Why Dirt Can Make You Happy & Other Great Gardening Tips

Everyone loves a beautifully blooming, well-tended flower garden, especially with the arrival of the warmer months of the year. But who has the time to devote to it when the kids are off doing a million-and-one things and it falls to you (super mom) to make sure they fulfill their extracurricular activities.  Well, with the discovery of a healthy connection between the outdoors and happiness, moms from across the Garden State can breathe easier now and spend some much deserved (and absolutely guilt-free) time in the garden.flowers (1)

According to an online blog post originally published by Horticulture Magazine, playing in the dirt is good for your health. And it’s all thanks to the existence of Mycobacterium vaccae, a type of bacteria that is found in soil. It causes the release of Serotonin within the human body, raising moods and lowering anxiety levels.

So grab the kids and head on over to your local garden center for some plants for a garden full of vibrant color. Not sure what variety of plants and flowers grow best? The Gardening Club at Home Depot has some great tips that will help you create a garden the whole neighborhood will be talking about!

  • Buy young plants called annual starts in packs or containers at your local garden center.
  • Conduct a simple soil test to check pH levels or nutrient deficiencies and amend the soil as needed. Consider performing the soil test before going to purchase any plants or flowers. Doing this will help you to have a better idea of the kind of plants or flowers grow best in the dirt outside your home and make the planning and designing stages of your garden go smoother. (Read about soil-testing here for more information on how to best prepare your garden for planting.)

Follow these how-to steps to easily plant Annual Flowers:

  • Read plant tags or ask a Garden Center associate when it’s safe to plant your flowers in the garden.
  • If you have to hold the flowers for a few days before planting them, don’t let them dry out. Keep them in a protected spot on a porch or under a tree.
  • When you’re ready to plant, dig holes with a trowel or make a larger bed with a shovel.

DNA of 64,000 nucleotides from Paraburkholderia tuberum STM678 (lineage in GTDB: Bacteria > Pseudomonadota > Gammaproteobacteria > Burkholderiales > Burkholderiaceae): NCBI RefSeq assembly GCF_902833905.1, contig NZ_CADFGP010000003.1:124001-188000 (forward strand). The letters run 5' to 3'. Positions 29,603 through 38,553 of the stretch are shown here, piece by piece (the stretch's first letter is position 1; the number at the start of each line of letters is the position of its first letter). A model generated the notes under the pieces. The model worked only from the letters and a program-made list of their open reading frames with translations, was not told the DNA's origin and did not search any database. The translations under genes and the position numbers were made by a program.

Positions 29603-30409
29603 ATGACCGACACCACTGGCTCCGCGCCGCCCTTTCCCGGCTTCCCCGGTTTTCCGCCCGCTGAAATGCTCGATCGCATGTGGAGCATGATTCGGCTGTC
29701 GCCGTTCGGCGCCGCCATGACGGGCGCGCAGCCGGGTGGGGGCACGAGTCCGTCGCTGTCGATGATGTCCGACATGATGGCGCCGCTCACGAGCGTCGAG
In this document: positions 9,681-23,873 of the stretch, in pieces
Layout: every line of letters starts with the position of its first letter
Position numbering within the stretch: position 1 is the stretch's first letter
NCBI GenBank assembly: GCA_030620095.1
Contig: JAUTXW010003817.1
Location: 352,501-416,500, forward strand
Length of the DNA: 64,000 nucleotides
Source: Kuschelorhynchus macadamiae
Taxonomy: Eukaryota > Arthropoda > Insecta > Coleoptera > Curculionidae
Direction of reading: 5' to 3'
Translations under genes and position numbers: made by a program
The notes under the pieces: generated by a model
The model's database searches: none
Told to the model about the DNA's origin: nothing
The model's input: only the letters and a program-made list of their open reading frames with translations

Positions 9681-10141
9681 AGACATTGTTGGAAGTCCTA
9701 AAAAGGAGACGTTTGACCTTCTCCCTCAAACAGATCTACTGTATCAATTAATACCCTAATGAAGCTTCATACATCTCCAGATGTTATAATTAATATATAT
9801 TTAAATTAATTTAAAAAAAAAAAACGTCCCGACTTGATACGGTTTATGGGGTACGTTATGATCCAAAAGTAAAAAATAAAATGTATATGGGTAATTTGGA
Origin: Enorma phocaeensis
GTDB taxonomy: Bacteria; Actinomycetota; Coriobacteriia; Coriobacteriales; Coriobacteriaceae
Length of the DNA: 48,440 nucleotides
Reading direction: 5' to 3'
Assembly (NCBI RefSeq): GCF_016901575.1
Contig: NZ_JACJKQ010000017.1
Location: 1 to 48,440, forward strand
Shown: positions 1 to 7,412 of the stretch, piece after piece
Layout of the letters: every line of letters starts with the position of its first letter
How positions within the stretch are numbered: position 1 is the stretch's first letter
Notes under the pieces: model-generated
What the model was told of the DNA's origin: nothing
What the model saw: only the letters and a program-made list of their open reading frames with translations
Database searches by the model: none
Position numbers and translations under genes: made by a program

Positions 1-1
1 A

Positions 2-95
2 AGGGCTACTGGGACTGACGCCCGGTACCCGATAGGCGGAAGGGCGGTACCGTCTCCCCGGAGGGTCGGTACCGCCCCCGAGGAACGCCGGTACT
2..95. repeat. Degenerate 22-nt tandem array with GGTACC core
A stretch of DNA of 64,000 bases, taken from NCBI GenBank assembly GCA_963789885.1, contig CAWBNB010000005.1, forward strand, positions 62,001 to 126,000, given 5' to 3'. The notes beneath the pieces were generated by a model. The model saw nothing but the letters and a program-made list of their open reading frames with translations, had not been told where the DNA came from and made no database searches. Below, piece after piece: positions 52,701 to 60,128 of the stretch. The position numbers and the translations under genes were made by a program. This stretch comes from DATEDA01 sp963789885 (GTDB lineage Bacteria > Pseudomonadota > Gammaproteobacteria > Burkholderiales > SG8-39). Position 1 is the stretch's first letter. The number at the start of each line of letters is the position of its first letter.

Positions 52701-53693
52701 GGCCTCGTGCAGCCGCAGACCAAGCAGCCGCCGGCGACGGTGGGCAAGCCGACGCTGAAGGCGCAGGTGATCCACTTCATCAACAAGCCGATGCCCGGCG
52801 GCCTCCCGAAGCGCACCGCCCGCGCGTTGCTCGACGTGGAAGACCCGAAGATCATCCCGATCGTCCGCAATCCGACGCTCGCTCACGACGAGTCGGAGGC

• Mix some compost and any amendments indicated from the soil test into the soil.
  • Remove the plants from their pots and loosen their roots.
  • Place the plants in the ground at the same level they were growing in their pots.
  • Replace the soil and gently firm it around the plants, being careful not to damage their roots.
  • Apply fertilizer and water thoroughly.
  • Add mulch to keep water in and control weeds later.

Follow these how-to steps to easily transplant seedlings:

Before you move your seedlings outside, look at the seed packet to see what kind of flowers you have: tender, half-hardy or hardy annuals. Wait until after the last frost in your area to transplant tender annuals. Half-hardy annuals can survive a few brief, light frosts with temperatures no lower than 35 to 45 degrees. Hardy annuals can tolerate one or two short, light freezes.

Find the average date of the last frost or freeze in your area to know when it’s safe to transplant the kind of annuals you’re growing. Count 7 to 10 days back from that date and follow this schedule to harden them off – the process of moving seedlings in and out to ready them for a permanent home outside.

Day 1: Place the seedlings outside in a sheltered location for 3 to 4 hours. Then bring them in.

Day 2: Place plants outside for 5 to 6 hours. Bring them in again.

Days 3-7: Increase their time outdoors by 2 hours each day with a few hours of morning sun. Move them to the shade in the afternoon, and bring them in each night.

Day 7: Place the seedlings in the sun all day. Leave them out all night, unless the temperatures drop below 50 degrees.

Day 10: Plant the seedlings in your garden. Water them and apply mulch.

Written by Victoria Williams